More than 400 suits had been filed by the end of day Wednesday across New York, once the statute of limitations was lifted

ROCHESTER — People who claimed to be victims of sexual abuse as children looked forward with resolution, and hope, to the prospect of taking their accusations to court.

“I want to be able to sit there, look at him, and just look into his eyes,” declared Brian DeLaFranier.

In the late 1970s and early ‘80s, DeLaFranier lived just a few doors from Saint Andrews Church in Rochester, and that’s where he said the parish priest, Father Robert Gaudio, sexually abused him at the age of 14 after a period of careful grooming. 

“It started off innocently as the priest befriending me,” he recalled.

On Wednesday, DeLaFranier filed a formal lawsuit over what happened. Under New York’s new Child Victims Act, signed by Governor Andrew Cuomo in February, a one-year “look back” window opened on August 14, effectively suspending the statute of limitations for abuse lawsuits for one year, regardless of how long ago the abuse took place.

The Roman Catholic Church, the Boy Scouts, schools and hospitals, the late financier Jeffrey Epstein are some of the targets named in a flurry of sex abuse lawsuits filed Wednesday in New York as the state began accepting the cases once blocked by the statute.

In all, 427 sex abuse lawsuits were filed by 5 p.m. Wednesday across New York. Some of the cases have one plaintiff, while others include several dozen.

In the Rochester area, almost 40 lawsuits were filed against the Rochester Catholic diocese, schools, and religious orders as well as the Webster public school district.

Many of the dozens of plaintiffs who filed the lawsuits say they hoped for a new start after the trauma that derailed their lives for years.

“I want to feel whole. I want my life to get back on track,” said DeLaFranier. “I could have wound up in jail for the thoughts I had of what I wanted to do to this individual… Yes, violence. Very much so.”

Peter Saracino brought similar passion to a 1990s phone conversation with the priest he accused of sexually abusing him at what was then the Immaculate Heart of Mary Capuchin Seminary in Geneva in the 1960s.

“I said 'do they know you're a murderer of souls?’” he recalled asking only to get a reply of silence.

On Wednesday, he too filed suit, seeking justice for “this heinous evil visited upon my young spirit by a Catholic priest, an evil which has profoundly affected the course of my life in so many negative ways.”

The trip to court, and into the public eye, was one some accusers made reluctantly, but some saw as an opportunity to do good.

"I was so ashamed that my innocence had been taken and I didn't tell anybody for a long long time,” said Kevin Higley, formerly of Scottsville.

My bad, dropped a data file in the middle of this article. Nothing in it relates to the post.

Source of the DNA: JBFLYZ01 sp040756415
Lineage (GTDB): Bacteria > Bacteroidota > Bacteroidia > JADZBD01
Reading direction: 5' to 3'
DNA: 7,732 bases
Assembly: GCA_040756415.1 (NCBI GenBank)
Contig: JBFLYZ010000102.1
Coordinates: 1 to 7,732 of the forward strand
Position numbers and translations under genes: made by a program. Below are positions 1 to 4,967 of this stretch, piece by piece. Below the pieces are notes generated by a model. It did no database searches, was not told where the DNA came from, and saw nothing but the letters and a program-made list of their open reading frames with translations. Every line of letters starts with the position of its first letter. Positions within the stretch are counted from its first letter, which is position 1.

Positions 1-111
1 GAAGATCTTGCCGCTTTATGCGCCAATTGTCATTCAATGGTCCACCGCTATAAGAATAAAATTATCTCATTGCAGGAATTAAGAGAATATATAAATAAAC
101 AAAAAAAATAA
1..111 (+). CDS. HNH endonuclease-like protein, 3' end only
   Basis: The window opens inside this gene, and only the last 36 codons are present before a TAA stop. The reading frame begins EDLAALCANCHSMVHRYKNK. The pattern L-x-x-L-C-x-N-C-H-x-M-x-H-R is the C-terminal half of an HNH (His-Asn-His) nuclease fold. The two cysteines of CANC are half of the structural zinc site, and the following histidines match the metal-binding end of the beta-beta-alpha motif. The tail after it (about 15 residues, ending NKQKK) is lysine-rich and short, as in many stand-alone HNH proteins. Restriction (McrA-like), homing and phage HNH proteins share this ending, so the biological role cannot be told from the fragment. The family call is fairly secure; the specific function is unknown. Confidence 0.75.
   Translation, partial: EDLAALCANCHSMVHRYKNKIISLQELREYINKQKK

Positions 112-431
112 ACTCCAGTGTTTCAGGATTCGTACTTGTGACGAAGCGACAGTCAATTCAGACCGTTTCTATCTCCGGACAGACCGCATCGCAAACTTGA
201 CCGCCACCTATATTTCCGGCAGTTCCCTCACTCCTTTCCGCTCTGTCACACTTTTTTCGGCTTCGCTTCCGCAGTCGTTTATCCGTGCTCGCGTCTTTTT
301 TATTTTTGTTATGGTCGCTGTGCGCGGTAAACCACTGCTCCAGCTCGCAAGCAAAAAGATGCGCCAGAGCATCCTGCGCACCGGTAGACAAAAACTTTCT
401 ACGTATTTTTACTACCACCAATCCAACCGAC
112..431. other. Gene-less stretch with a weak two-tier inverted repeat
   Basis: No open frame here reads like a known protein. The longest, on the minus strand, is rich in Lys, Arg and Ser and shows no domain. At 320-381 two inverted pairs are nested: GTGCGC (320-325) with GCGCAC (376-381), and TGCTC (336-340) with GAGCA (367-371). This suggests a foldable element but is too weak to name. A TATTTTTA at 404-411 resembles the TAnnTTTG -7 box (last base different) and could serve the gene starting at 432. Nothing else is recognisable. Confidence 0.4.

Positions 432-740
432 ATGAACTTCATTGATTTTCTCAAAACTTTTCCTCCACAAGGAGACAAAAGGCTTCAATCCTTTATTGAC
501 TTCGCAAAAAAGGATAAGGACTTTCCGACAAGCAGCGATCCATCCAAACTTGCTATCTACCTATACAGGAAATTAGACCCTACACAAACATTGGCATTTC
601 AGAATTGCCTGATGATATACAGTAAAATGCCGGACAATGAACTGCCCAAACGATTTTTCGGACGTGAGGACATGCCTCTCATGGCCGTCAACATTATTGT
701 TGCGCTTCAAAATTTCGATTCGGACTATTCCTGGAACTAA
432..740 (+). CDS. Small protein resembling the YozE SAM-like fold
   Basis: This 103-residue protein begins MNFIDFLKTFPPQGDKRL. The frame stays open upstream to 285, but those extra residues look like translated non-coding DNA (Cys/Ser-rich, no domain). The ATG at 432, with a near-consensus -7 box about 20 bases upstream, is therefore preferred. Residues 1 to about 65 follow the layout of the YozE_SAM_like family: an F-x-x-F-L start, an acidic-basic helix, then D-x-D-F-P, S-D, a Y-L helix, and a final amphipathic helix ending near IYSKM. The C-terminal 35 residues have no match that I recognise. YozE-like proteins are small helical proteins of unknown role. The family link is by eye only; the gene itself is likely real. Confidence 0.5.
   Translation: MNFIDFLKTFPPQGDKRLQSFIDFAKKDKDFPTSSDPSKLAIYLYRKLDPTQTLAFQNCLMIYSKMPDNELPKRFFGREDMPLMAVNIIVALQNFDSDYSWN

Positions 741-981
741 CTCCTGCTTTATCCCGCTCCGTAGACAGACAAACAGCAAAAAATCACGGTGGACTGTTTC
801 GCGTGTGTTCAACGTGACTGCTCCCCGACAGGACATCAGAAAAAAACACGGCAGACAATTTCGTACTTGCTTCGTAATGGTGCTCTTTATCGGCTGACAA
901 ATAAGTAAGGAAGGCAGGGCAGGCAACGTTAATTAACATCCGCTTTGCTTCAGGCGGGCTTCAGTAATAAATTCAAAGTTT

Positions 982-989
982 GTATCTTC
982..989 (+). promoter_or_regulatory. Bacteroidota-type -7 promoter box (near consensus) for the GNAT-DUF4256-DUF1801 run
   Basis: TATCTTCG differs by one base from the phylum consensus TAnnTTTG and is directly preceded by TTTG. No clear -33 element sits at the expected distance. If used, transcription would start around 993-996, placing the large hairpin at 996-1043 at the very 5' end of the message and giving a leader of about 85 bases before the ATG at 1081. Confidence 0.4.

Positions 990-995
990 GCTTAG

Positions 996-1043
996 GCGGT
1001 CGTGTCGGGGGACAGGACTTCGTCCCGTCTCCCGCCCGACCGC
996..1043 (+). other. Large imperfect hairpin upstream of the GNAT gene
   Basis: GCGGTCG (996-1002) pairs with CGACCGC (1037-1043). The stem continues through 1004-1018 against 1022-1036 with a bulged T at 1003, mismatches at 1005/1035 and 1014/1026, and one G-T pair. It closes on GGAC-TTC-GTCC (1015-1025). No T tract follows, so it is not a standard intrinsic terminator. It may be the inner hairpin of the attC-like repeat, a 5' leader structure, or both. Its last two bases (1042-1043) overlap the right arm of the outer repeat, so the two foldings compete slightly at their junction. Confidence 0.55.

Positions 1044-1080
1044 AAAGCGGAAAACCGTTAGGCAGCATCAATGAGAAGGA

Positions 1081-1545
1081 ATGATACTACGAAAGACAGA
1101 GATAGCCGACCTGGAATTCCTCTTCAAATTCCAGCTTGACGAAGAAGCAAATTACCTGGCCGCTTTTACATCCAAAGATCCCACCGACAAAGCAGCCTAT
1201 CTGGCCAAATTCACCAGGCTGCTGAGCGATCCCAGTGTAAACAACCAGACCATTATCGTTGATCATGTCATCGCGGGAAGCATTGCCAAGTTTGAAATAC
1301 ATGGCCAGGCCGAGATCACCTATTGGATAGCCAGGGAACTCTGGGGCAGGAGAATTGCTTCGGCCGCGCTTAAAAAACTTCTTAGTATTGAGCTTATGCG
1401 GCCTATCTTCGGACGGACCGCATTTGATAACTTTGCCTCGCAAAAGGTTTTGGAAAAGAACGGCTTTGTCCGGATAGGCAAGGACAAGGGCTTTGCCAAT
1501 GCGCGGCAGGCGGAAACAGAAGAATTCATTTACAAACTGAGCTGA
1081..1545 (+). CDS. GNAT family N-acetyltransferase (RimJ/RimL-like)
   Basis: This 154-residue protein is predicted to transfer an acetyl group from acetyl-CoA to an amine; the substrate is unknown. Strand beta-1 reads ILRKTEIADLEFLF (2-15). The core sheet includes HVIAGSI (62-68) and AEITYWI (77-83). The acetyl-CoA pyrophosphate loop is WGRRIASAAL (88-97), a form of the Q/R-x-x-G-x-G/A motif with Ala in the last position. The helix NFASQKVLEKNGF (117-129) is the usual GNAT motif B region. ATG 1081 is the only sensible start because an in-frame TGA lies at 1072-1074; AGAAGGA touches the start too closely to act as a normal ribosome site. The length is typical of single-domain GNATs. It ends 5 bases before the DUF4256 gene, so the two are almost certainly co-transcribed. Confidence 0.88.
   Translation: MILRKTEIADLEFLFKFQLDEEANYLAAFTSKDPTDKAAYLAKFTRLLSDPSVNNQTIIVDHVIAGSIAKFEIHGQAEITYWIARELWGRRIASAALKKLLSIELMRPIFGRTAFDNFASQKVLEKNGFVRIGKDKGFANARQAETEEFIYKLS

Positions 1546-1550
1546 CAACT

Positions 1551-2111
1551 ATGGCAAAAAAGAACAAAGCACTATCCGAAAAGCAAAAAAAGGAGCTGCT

Higley was 14 in the 1980s when he said Father Paul Cloonan abused him at what was then Saint Mary of the Assumption Church. For years, he told no one but his girlfriend Natalie, now his wife, who he described as his "rock."

Cloonan was defrocked in 2005 and died in 2015, but Higley’s lawyers suspected he had a long history as a predator. Another accuser reported sexual misconduct by Cloonan in the 1950s and attorneys professed a theory that he had numerous other victims from the decades between that era and the abuse reported by Higley.

With the filing of his lawsuit, Higley sought to encourage other victims to come forward and prevent young people from becoming victimized in the future.

“I decided to use my voice to make people aware,” Higley said. “I’ve had different avenues, which I believe is God speaking to me, telling me that I need to speak up for the children. I need to save the children.”

A compensation fund for sexual abuse victims set up by the New York Archdiocese in 2016 has paid out $65 million to 323 people, the archdiocese says. Those victims have waived their right to file lawsuits. The archdiocese is also suing more than two dozen insurance companies in an effort to compel them to cover abuse claims, anticipating that insurers won't pay the claims filed during the litigation window.

Dozens of former Boy Scouts filed suit alleging abuse at the hands of adult leaders in several local scouting. One of them, Michael Schall, says he was molested by a scoutmaster in the Buffalo suburbs in the late 1960s. He said the man told him not to tell anyone. Schall said he struggled to speak out about the abuse for years, convinced he was somehow at fault. "It seems freeing," he said when asked about the suit.

In a response to the suit, the Boy Scouts said: "We believe victims, we support them, we pay for counseling by a provider of their choice, and we encourage them to come forward."

A man and a woman are suing eight members of the Governing Body of the Jehovah's Witnesses over claims that they were sexually abused as children by two different church elders. The male plaintiff, now 48, says he was molested at age 14 by a man serving in a church position who told him he would get in trouble if he reported the abuse. According to the lawsuit, the plaintiff's parents ultimately alerted church authorities to the abuse. Their response was to throw both the plaintiff and the person he accused out of the church for engaging in homosexuality. According to the suit, authorities were never notified.

The Jehovah's Witnesses national organization declined to comment.

Includes reporting from The Associated Press